Video Games Hold No Answers

For over thirty years I have represented teens throughout the nation charged with homicide. I have not conducted any   laboratory controlled studies on the relationship between violent video games (or for that matter slasher movies or violent music lyrics) and   homicidal or aggressive behavior   in young people. I have however, come to many understandings about teen homicide and youth violence sitting for hours on end in windowless jail interview rooms with shackled teenagers who have taken the lives of friends, neighbors, family members and strangers. And what I have learned is that the relationship between the killing and what video game the kid plays, what movie he watches or song he listens to is so tenuous as to be irrelevant. If there   was any truly meaningful link between   homicide and media exposure from any source, then by now one would have seen a whole body of supportive forensic research being used in our courts. If any of this research being trotted out now held even a glimmer of hope for a person accused of murder, attorneys all over the country would be mounting vigorous defenses based upon this connection – but we haven’t. And the reason we haven’t is that the connection between the psychological and behavioral dynamics of youth homicide and violent video games and violent movies is simply not there.

                Critics of violent media typically trot out studies which supposedly show that children (in a controlled setting) become more agitated or aggressive in the aftermath of watching a violent movie or playing a violent video game. These studies however have precious little to do with the reality of teens that kill. They do not account for the myriad of familial, social and psychological factors that present themselves in the vast majority of homicides perpetrated by teens and young adults. However, these types of studies gain easy traction with the public and politicians because of a   widespread   distrust of teenagers and  the unspoken belief that even average, well-adjusted  16 or  18 year olds, can’t be relied upon to distinguish between fantasy and reality.

                The video-creators of Mortal Kombat and Resident Evil (or for that matter film directors like Quentin Tarantino and Oliver Stone) are also easy targets for the public’s wrath – much easier than say gun manufacturers. Our nation has a long and enduring history of making our musicians, film makers and television producers whipping boys   for the messy, intractable   social issues it doesn’t want to confront head on – and that is exactly what we are seeing now. In fact, witness that the only area of common ground between liberals and conservatives in the whole post-Newtown debate is tightening   the reins on video-game makers.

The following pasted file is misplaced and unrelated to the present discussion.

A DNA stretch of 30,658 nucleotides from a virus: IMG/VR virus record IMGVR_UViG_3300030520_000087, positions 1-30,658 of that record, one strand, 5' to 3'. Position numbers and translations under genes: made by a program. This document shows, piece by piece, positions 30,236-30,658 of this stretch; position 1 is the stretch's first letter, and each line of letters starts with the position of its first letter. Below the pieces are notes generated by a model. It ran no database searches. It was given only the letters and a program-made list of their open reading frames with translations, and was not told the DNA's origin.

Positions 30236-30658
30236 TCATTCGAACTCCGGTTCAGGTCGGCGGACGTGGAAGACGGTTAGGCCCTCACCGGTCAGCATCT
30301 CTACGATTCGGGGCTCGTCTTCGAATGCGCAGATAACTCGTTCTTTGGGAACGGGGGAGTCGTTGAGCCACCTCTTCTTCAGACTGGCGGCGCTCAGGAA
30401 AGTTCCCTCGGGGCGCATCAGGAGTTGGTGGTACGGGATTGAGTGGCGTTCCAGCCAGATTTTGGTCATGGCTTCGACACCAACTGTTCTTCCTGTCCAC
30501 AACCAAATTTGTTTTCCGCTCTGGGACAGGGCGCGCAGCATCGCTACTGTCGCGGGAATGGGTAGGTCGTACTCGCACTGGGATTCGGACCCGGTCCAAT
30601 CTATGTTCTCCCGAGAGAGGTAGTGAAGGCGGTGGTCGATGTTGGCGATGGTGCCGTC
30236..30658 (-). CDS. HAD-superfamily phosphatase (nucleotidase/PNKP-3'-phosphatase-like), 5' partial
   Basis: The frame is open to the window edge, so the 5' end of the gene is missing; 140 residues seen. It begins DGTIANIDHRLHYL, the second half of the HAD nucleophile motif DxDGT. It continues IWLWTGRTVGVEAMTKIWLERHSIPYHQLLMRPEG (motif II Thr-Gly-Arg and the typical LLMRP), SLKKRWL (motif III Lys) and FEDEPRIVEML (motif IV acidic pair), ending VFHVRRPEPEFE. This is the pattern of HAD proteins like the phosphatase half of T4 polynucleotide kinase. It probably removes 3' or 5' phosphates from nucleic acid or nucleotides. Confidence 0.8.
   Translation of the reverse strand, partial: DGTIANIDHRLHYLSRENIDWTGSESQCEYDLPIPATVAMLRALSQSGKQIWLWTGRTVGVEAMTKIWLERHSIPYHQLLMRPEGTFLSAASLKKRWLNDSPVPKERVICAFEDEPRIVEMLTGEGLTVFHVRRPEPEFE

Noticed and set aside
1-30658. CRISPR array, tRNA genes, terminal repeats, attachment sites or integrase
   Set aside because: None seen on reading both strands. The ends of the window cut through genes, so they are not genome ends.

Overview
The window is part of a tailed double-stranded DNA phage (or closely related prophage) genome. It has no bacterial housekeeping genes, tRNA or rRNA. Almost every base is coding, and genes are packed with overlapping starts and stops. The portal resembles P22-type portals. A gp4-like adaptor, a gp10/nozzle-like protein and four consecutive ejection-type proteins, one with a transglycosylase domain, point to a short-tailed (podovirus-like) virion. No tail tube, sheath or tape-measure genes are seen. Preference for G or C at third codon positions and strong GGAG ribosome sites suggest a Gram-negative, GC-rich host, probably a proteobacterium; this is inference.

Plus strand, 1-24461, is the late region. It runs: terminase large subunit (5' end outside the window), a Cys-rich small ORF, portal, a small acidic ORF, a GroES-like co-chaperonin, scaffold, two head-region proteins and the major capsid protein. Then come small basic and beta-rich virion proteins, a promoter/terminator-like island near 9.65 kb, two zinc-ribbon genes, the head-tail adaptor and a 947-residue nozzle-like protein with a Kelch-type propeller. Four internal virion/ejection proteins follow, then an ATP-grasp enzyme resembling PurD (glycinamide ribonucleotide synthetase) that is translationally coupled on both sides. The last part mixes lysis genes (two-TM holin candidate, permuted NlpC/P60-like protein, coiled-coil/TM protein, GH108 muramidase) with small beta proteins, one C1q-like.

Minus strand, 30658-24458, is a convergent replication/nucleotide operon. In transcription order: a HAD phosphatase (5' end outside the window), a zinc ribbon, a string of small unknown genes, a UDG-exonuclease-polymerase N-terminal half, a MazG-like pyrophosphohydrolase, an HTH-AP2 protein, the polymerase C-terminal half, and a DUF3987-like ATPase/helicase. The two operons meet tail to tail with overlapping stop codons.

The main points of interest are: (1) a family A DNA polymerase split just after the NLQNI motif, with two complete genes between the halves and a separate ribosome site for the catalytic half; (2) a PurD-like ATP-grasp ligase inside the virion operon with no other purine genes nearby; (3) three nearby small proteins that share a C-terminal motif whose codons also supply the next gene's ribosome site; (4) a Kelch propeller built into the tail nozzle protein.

Pointing the finger at video game makers also stems from an unwillingness to look directly at ourselves and our families for the real answers. The two principal factors at the heart of these terrible tragedies are long term mental illness and the prolonged exposure to   physical violence and sexual abuse in the home.   A number of years ago,   I represented a young teenage girl who shot her father with his own gun. The state’s theory was that she was under the influence of heavy metal music (Motley Crue) which put thoughts in her mind of   the occult and suicide.  (Outside the courtroom the prosecutor told the press that “research suggested that teenage fans of such music may be prone to violence.”) As the evidence came in, it became clear that music   had nothing to do with the homicide. In finding   her not guilty, the judge decided   that she   killed her father because he was beating her mother and she was fearful he was going to rape her.

 Many   children who kill also have psychological and behavioral adjustment problems which can be traced back to their pre-school and early elementary school years. In some of these cases parents simply do not see these problems; in others, they see the problems and either don’t know what to do or don’t care to do anything. Our unwillingness to accept the fact that serious mental illness in children and adolescents is simply way beyond the ability of most parents to effectively address is one of the most profound challenges we face in preventing youth violence.  

                We have for the first time an historic opportunity to move forward the national dialogue about violence in a meaningful way. Obviously restricting access to high-capacity weapons is a needed step, but we are deluding ourselves if we believe that any legislation curbing media violence in any of its forms will prevent future tragedies like Sandy Hook Elementary School. 


One Response to Video Games Hold No Answers

  1. Malaine Gill says:

    I Absolutely Agree… What I Find is… the violent, movies, video games, etc that these children watch or play or get involved with, if anything… is an outlet for their mind, that they use to try to deal with the trauma & suffering they have had to endure… whether, physical, mental, sexual or what… They MIND, cannot deal w/this Severe Trauma…. Without JESUS CHRIST, the Child will Suffer Some Type of Personality Disorder & Shall Eventually Become Violent Either 2 Themselves of Others…
    The LORD Led me 2 Ur Book, Years Ago & I Have Never Forgotten the Book, Nor Ur Name… I Thank the LORD, for Ur Work … U Have Been a Blessing 2 Many… Thank U!

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